______________________________________

 What is Theory? – from James Jaccard and  Jacob Jacoby, authors of Theory Construction and Model-Building Skills.

  • Theories comprise a system of interrelated concepts and accordingly are a set of statements about relationship(s) between two or more concepts or constructs.
  • Higher order concepts are called constructs because they refer to instances that are synthesized from concepts at lower levels of abstraction and hence require precise definition.
  • Some scientists believe that pursuing theory construction without engaging in participant observation or obtaining qualitative data is folly.
  • A theory can lead to identifying, organizing or predicting some delimited portion of the experienced world.
  • Answering the question “why?” involves moving to deeper levels of understanding by generating ideas about new explanatory constructs and the relationships between them, with the answers to such questions representing explanation.
  • Basic research is characterized as research that is not directly focused on pressing real-world problems, tends to rely on concepts that are relatively broad in scope, and produce findings with the intent of contributing to and extending our basic understanding of the phenomenon in question.
  • Regardless of how detailed, and dynamic by themselves, conceptual systems such as theories are not scientific only pre-scientific.  To be fully scientific they need to be subjected to empirical testing.
  • Empirical systems make little sense without a corresponding conceptual system for purposes of organization.
  • At its core science can be thought of as consisting of a conceptual realm, on the one hand, and an empirical realm, on the other.
  • The conceptual realm entails the development of a conceptual system consisting of concepts, constructs and their relationships that can be communicated unambiguously to others.
  • The empirical realm refers to the process whereby the worth of the conceptualization is assessed through the conduct of scientific studies.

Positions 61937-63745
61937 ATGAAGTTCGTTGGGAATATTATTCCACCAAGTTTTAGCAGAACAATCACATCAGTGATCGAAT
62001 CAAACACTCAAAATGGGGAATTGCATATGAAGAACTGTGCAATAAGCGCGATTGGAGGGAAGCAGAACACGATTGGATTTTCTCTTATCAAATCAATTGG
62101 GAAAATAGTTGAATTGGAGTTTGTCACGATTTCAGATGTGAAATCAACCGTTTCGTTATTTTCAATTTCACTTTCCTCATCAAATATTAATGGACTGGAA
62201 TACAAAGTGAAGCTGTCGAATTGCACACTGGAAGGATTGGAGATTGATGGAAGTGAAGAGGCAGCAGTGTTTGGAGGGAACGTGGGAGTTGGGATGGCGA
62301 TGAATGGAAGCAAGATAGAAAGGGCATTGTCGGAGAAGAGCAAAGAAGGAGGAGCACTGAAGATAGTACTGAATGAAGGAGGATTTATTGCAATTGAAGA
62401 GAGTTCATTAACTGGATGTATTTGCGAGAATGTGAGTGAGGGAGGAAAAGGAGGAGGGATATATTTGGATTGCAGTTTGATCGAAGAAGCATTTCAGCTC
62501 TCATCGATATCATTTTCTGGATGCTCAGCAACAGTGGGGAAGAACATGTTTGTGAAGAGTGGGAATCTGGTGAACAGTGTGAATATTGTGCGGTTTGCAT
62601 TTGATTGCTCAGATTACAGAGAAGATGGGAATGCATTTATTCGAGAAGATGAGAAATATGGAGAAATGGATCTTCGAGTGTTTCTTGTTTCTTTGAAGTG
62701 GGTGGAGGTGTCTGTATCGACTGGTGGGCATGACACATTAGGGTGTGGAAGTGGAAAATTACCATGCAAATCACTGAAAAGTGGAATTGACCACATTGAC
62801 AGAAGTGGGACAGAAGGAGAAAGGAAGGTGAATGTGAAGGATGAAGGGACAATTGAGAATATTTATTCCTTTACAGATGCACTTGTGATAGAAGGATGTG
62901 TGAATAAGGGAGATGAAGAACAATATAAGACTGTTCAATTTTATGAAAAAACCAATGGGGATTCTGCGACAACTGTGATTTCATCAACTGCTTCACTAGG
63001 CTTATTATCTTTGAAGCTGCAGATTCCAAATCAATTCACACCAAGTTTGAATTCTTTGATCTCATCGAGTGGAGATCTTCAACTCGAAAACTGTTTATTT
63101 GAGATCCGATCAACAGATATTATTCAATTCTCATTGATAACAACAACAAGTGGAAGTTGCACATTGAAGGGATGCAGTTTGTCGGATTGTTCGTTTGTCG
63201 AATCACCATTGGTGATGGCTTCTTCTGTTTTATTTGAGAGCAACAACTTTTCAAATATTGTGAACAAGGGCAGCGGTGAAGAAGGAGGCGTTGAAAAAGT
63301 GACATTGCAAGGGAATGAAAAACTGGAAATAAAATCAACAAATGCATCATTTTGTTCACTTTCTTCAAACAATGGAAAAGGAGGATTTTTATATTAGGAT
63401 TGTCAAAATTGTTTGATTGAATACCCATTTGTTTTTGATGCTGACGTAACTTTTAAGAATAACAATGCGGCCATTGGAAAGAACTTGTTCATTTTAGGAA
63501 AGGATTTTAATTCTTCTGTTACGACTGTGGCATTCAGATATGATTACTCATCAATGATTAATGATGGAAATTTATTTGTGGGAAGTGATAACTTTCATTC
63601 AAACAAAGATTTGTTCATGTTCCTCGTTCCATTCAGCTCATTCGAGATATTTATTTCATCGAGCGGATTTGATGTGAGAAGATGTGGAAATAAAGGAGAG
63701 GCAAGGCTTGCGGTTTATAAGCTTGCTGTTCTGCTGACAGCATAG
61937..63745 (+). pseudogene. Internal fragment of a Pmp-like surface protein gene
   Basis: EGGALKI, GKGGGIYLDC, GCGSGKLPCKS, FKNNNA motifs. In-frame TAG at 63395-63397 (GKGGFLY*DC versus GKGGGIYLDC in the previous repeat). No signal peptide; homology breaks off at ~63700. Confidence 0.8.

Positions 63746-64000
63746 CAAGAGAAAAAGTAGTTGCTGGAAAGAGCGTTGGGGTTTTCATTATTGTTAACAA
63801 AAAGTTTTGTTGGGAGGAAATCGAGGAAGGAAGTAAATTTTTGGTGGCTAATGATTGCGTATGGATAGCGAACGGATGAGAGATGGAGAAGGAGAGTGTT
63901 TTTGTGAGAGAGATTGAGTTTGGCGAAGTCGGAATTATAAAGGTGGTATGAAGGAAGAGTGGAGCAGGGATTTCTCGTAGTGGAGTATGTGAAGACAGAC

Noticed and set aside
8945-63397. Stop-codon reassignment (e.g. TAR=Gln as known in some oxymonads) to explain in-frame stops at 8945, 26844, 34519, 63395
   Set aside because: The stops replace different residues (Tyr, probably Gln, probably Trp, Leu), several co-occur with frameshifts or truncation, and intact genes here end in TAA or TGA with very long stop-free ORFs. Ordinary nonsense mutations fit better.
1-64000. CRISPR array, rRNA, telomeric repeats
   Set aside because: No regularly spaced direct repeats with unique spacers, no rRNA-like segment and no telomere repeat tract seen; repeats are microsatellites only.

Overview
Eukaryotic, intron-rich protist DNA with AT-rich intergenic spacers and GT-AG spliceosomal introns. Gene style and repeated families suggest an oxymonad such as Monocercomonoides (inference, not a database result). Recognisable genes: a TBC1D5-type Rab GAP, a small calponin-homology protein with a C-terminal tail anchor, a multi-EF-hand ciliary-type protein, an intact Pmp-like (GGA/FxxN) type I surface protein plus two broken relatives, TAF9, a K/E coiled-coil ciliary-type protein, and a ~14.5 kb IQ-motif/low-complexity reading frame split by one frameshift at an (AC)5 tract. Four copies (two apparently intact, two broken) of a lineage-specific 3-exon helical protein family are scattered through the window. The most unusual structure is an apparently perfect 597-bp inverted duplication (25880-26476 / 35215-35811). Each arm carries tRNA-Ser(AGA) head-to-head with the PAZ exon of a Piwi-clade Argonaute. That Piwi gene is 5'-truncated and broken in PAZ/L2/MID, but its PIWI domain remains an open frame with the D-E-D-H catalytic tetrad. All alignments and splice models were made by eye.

• Abstract concepts have to be defined as precisely as possible, but even seemingly obvious concepts frequently require explication.
  • Understanding encompasses identifying, describing, organizing, differentiating, predicting, and explaining.

In my next post we will hear from David A. Whetten, editor of the Academy of Management Review

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Acknowledgements: James Jaccard and Jacob Jacoby

What isTheory? – David Whetten

LOGO FINALQuality IS…a recipe for connecting patterns.

Why seek criteria that will lead to a coherent quality theory with explanatory power?

 ______________________________________

Probably the most didactic approach on the subject of writing good theory was an article published in 1989 by David A. Whetten; editor of the Academy of Management Review, entitled What Constitutes a Theoretical Contribution.

Per their Website – The Academy of Management Review (AMR) is ranked among the top five most influential and frequently cited management and business journals. AMR is a theory development journal that publishes the highest quality conceptual work being done in the field. Articles challenge conventional wisdom concerning all aspects of organizations and their role in society, and provides new theoretical insights.

Whetten commented “My experience has been that available frameworks are as likely to obfuscate, as they are to clarify, meaning.  Besides exposure to works of Kaplan, Dubin and others varies widely across the academy.” His general approach was concerned with what he referred to as “building blocks of theory.” Specifically, every theory must contain three essential elements: What, How and Why.

What: Which factors (variables, constructs, concepts) logically should be considered as part of the explanation.  The author must consider comprehensiveness and parsimony.